**Gas laws** describe the general behavior of gases. When conditions are normal, all gases exhibit similar behavior. However, even minor changes in physical conditions such as pressure, temperature, or volume cause a deviation. Thus, gas laws define relationships among the temperature, pressure, and volume of a gas. The gas laws are:

**Boyle’s law****Charle’s law****Gay-Lussac’s law****Avogadro’s law****Combined gas law**

## Boyle’s Law

Boyle’s law, given by Robert Boyle in 1662, describes the pressure-volume relationship of gases at a constant temperature. Boyle’s law states that “**At a constant temperature, the volume of a given mass of a gas is inversely proportional to its pressure**“.

**V ∝ 1/P** (At a constant temperature for a given mass of gas)

**V = k × 1/P**, where V is the volume, P is the pressure and k is the proportionality constant

**PV = k** = a constant

Thus, Boyle’s law can be also stated as “**the product of the pressure and volume of the given mass of gas is constant at a constant temperature**“.

If P_{1}, V_{1} are the initial pressure and volume of a given sample of gas at temperature T K and P_{2}, V_{2} the changed pressure and volume at the same temperature, then

**P _{1} V_{1} = P_{2} V_{2}**

Thus, the volume of a gas corresponding to any changed pressure can be calculated at a constant temperature using the above Boyle’s law equation.

## Charle’s Law

Charle’s law, given by Jacques Charles in 1787, describes the relationship between volume and temperature of gases at a constant pressure. Charle’s law states that “**At constant pressure, the volume of the given mass of a gas is directly proportional to the absolute temperature of the gas**“. This law can be expressed mathematically as:

**V ∝ T** (At a constant pressure for a given mass of gas)

**V = k × T**, where V is the volume, T is the pressure, and k is the proportionality constant

Thus, the volume of a gas corresponding to any changed temperature can be calculated at a constant pressure using the above Charle’s law equation.

## Gay-Lussac’s law

Gay-Lussac’s law, given by Joseph Gay Lussac in 1802, describes a general relation between

the temperature and pressure of a gas at constant volume. Gay-Lussac’s law states that “**At constant volume, the pressure of a given mass of gas is directly proportional to the absolute temperature of** **the gas**“.

**P ∝ T** (At a constant volume for a given mass of gas)

**P =** **k × T**, where P is the pressure, T is temperature, and k is the proportionality constant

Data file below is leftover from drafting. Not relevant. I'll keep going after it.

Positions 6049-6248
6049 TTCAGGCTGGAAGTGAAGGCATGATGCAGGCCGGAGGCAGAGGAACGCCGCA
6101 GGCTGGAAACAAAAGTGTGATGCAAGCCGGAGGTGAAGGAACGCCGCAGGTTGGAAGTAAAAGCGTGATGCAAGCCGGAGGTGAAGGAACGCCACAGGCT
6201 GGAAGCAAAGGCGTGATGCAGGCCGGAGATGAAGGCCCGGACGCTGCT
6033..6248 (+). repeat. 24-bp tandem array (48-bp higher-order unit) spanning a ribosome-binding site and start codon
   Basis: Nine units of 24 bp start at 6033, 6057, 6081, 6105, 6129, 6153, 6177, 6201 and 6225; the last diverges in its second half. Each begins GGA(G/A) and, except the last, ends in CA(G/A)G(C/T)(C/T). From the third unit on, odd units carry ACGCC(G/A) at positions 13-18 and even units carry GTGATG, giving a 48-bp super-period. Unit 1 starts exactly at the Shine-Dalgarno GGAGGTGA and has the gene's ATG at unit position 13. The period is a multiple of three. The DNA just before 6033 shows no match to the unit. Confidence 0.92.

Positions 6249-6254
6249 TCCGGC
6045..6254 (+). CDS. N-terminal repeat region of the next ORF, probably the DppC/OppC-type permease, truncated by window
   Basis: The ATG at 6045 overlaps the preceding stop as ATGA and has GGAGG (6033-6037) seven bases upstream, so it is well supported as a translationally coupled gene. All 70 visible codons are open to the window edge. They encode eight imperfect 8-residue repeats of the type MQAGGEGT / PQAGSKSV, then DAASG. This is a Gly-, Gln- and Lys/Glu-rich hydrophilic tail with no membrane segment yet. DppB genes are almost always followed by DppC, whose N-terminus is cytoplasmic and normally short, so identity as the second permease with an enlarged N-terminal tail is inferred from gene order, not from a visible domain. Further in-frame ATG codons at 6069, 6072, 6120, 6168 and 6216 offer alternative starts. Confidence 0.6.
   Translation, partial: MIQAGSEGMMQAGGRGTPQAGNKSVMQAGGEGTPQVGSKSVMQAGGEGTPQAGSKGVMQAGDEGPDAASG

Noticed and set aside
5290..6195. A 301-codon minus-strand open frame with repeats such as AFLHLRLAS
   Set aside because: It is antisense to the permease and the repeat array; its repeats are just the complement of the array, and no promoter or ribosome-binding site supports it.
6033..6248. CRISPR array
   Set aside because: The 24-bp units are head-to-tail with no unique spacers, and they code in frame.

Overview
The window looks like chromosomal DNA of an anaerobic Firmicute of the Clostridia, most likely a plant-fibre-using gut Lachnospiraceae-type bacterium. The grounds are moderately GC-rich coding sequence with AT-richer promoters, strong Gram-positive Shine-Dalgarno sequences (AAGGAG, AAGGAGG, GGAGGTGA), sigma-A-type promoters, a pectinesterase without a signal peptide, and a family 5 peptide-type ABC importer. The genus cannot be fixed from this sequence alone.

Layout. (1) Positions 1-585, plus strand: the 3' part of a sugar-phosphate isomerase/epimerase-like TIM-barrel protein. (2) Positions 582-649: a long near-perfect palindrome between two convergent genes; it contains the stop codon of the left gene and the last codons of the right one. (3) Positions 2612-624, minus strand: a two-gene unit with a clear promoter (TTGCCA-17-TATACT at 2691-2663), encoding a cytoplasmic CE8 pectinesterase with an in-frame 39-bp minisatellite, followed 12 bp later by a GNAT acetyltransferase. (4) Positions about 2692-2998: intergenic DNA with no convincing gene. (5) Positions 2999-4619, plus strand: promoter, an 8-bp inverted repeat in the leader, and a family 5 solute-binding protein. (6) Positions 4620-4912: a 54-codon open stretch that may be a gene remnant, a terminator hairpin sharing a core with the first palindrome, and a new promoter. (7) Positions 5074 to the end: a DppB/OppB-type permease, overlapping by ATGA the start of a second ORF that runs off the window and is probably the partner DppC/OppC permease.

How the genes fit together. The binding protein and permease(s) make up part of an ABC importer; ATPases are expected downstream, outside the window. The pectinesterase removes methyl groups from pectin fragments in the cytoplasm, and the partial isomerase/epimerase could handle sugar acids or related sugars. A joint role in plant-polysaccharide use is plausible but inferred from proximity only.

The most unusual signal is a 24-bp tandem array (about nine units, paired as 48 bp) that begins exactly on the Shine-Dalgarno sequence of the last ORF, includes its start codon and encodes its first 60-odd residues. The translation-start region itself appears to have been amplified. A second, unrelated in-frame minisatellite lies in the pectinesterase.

Thus, the pressure of a gas corresponding to any changed temperature can be calculated at a constant volume using the above Gay-Lussac’s law equation.

## Avogadro’s Law

Avogadro’s law, given by Amadeo Avogadro in 1811, describes the relationship between volume and the number of molecules of gas at constant temperature and pressure. Avogadro’s law states that “**Under similar conditions of temperature and pressure, equal volumes of all gases contain an equal number of molecules**“.

**V ∝ n**^{,} (At constant temperature and pressure)

Number of moles, n = Number of molecules / 6.023 **×** 10^{23}

or, n = **n**^{,} / N

or, n ∝ n^{,}

**V ∝ n** i.e. volumes of gases at constant temperature and pressure are directly proportional to their number of moles.

**V = k × n**, where V is the volume of gas, n is the number of moles, and k is the proportionality constant

## Combined gas law

Combined gas, the combination of Boyle’s law and Charles’ law describes the effect of changes in pressure and temperature on the volume of a gas. The combined law states that “**For a given mass of gas, the volume is directly proportional to the absolute temperature while inversely proportional to the pressure.**

From Boyle’s law, **V ∝ 1/P**

From Charle’s law, **V ∝ T**

On combining both,

**V ∝ T/P**

**V = k × T/P**

This equation is the required combined gas law equation.

## Gas laws Video

## References

- Arun Bahl, B. S. Bahl & G. D. Tuli,
*Essentials of Physical Chemistry*, S. Chand and Company Ltd., New Delhi, 2012. - Castka, Joseph F.; Metcalfe, H. Clark; Davis, Raymond E.; Williams, John E. (2002).
*Modern Chemistry*. Holt, Rinehart, and Winston. - J. N. Gurtu and A. Gurtu,
*Advanced Physical Chemistry Experiments*, (6th Edition).